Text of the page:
Anthony Barnett provides an introduction to the Raymond Williams Annual Lecture which he delivered a few weeks ago
Looking back across fifty years we can see that 1961 was a year when the world turned. The fifteen years since the joint victory of the United States and the Soviet Union in the Second World War had galvanized both societies.
The year proved to be the zenith of the renewal of the Soviet spirit. It sent the first two men into space, it exploded the largest ever 58-megaton thermonuclear explosion, it inspired Castro to declare his allegiance to ‘Marxism-Leninism’ after defeating the CIA invasion of the Bay of Pigs, the body of Stalin was bundled out of Lenin’s mausoleum and the Berlin Wall went up. American influence, super-charged by consumerism, also combined political renewal with glamour and military expansion: Kennedy became President, the last battles against civil rights took place and the Vietnam war began.
Many felt threatened if not asphyxiated by this dramatic and exciting confrontation of modern powers. The non-aligned movement of countries met for the first time. There were mass arrests of over a thousand civil disobedience activists in London, led by Bertram Russell, opposing all nuclear weapons. In France, Last Year in Marienbad, and in Italy, La Notte, caught a mood of dislocation and apparently civilized distancing, in London if we can ignore Carry on Regardless, John le Carré’s first novel, Call for the Dead, brought the ambiguous intelligence of Smiley into being.
In the US Heller’s Catch 22 became the greatest book on the absurd experience of total war – a rollicking demystification of World War II that would echo non-stop through the sixties – and William Appleman Williams published Contours of American History (just reissued by Verso), showing how class and empire were built into his country’s liberalism from the start. (Solzhenitsyn’s One Day in the Life of Ivan Denisovich came out a year later, in 1962, and signaled the start of the Soviet reckoning.)
It seems to have been in England, the home of the world’s greatest empire, closing in on itself, that the main efforts were mounted to find a way out between the two camps – hence the attraction of nuclear disarmament, the importance of New Left Review, and the creation of Amnesty International also in 1961. The year saw two highly original attempts to reshape the strategy of the left: Ralph Miliband published his attack on Labourism, Parliamentary Socialism and Raymond Williams evaded the traps of institutional politics and launched cultural studies with The Long Revolution.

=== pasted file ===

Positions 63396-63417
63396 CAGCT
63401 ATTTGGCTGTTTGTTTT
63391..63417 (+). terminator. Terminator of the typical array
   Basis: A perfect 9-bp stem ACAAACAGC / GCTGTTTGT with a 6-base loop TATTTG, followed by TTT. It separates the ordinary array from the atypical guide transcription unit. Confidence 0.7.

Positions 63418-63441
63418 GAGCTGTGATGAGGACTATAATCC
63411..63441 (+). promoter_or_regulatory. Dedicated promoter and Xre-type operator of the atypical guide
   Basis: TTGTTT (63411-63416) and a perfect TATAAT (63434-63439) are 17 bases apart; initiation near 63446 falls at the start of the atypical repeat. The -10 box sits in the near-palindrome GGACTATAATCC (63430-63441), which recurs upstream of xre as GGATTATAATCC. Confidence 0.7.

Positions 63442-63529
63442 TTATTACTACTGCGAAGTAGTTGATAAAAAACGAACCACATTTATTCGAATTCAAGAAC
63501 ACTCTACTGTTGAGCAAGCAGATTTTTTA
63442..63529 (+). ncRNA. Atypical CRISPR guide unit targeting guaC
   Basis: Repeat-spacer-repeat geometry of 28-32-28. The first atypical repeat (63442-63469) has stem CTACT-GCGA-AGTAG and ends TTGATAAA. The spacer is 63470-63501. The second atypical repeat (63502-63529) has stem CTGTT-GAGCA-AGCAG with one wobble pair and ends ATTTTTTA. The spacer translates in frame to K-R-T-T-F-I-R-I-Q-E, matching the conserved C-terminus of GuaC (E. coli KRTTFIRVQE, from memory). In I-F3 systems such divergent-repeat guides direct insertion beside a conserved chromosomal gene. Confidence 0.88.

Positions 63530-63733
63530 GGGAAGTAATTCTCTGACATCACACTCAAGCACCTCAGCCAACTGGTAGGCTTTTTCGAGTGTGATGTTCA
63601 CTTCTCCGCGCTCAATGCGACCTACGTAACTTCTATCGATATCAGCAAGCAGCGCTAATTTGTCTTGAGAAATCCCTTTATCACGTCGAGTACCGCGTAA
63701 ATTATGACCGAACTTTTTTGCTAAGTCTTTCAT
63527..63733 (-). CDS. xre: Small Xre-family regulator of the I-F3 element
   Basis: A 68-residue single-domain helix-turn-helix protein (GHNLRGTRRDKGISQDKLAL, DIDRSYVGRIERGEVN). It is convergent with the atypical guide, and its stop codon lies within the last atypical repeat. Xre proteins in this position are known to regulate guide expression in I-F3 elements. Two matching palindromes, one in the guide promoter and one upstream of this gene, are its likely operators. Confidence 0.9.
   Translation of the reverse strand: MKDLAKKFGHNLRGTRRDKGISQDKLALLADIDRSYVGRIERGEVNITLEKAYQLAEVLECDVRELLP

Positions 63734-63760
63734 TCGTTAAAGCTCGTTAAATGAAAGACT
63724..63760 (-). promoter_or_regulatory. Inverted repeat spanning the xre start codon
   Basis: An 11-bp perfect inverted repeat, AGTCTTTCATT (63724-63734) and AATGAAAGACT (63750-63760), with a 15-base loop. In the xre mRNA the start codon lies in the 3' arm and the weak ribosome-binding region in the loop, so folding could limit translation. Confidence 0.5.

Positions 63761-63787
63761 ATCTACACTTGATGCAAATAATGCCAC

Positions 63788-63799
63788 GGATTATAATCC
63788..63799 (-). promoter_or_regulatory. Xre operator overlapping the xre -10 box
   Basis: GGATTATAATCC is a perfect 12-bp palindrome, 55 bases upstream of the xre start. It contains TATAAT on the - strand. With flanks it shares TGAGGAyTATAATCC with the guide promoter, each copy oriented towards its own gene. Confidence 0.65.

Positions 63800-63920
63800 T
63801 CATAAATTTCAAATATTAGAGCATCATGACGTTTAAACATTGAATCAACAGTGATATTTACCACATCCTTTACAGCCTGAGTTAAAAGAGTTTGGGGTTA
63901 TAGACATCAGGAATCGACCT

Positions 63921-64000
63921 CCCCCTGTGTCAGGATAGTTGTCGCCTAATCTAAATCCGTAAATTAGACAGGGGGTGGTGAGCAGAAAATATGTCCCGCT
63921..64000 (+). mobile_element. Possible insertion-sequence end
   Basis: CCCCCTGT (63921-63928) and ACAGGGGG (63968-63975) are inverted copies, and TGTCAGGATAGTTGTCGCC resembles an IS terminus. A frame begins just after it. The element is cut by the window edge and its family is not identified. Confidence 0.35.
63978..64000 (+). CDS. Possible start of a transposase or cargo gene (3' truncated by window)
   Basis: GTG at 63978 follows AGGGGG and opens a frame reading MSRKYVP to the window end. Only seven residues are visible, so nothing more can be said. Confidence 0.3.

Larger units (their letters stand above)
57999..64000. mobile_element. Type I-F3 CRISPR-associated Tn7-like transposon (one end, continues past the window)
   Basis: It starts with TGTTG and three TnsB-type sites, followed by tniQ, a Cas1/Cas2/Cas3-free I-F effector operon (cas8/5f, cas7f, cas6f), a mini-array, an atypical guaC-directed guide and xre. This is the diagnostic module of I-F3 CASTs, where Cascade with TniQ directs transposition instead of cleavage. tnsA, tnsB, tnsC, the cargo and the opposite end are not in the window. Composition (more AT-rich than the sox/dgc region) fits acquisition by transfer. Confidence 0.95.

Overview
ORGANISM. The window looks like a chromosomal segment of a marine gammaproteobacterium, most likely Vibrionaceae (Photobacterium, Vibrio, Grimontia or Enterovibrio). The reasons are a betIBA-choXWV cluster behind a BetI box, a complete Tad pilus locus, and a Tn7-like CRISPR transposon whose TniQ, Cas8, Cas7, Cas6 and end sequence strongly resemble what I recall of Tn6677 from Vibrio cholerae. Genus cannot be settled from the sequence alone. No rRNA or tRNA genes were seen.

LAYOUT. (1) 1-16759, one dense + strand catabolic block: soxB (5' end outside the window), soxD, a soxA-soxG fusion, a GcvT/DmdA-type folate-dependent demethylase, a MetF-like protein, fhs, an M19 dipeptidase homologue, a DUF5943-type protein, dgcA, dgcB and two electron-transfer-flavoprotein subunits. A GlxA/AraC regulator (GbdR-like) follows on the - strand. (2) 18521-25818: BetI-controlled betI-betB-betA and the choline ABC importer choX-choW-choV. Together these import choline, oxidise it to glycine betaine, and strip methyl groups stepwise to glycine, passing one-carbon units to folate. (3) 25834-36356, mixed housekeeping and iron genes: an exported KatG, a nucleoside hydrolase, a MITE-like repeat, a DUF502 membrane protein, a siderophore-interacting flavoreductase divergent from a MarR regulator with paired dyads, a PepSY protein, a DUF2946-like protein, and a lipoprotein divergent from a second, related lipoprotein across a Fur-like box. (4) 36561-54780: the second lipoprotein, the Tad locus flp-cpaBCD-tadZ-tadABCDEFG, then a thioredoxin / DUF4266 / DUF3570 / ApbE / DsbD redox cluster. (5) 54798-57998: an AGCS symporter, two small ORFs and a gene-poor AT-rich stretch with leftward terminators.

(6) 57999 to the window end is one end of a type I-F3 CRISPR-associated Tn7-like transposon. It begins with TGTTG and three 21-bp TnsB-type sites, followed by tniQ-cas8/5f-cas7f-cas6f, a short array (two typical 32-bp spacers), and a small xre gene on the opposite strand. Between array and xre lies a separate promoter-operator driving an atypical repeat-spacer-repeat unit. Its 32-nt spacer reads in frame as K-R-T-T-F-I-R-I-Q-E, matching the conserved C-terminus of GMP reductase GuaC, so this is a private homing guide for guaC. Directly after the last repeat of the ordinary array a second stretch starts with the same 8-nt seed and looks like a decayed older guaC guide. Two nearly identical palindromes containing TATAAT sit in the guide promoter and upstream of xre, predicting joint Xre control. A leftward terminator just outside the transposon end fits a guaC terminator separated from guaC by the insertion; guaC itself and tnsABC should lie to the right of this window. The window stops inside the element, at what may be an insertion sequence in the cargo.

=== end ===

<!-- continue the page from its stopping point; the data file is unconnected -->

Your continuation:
The decades of frustration that followed were aptly summed up by the 50th anniversary of Private Eye. “Churchill Cult Next for Party Axe?” it had joked in its first headline in October 1961… indeed. Its 50th anniversary cover in October this year ruefully acknowledged that satire (like socialism) had not dented the mad machine of Westminster’s elongated decline, running pictures of Harold Macmillan and David Cameron side-by-side to show that Britain is still run by incompetent old Etonians.
For all its difficulties, the idea of The Long Revolution, both its politics, which I discuss, and its emphasis on cultural forces, has also lasted. Perhaps now its time has come. Certainly, I found going back to it salutary and inspiring as, encouraged by the Spanish movement for ‘Real Democracy Now!’, the American Occupy network and its call out to us, ‘the ninety-nine percent’, and above all the Arab Awakening, I returned to the need for revolution and what this might actually mean in the developed democracies of the West.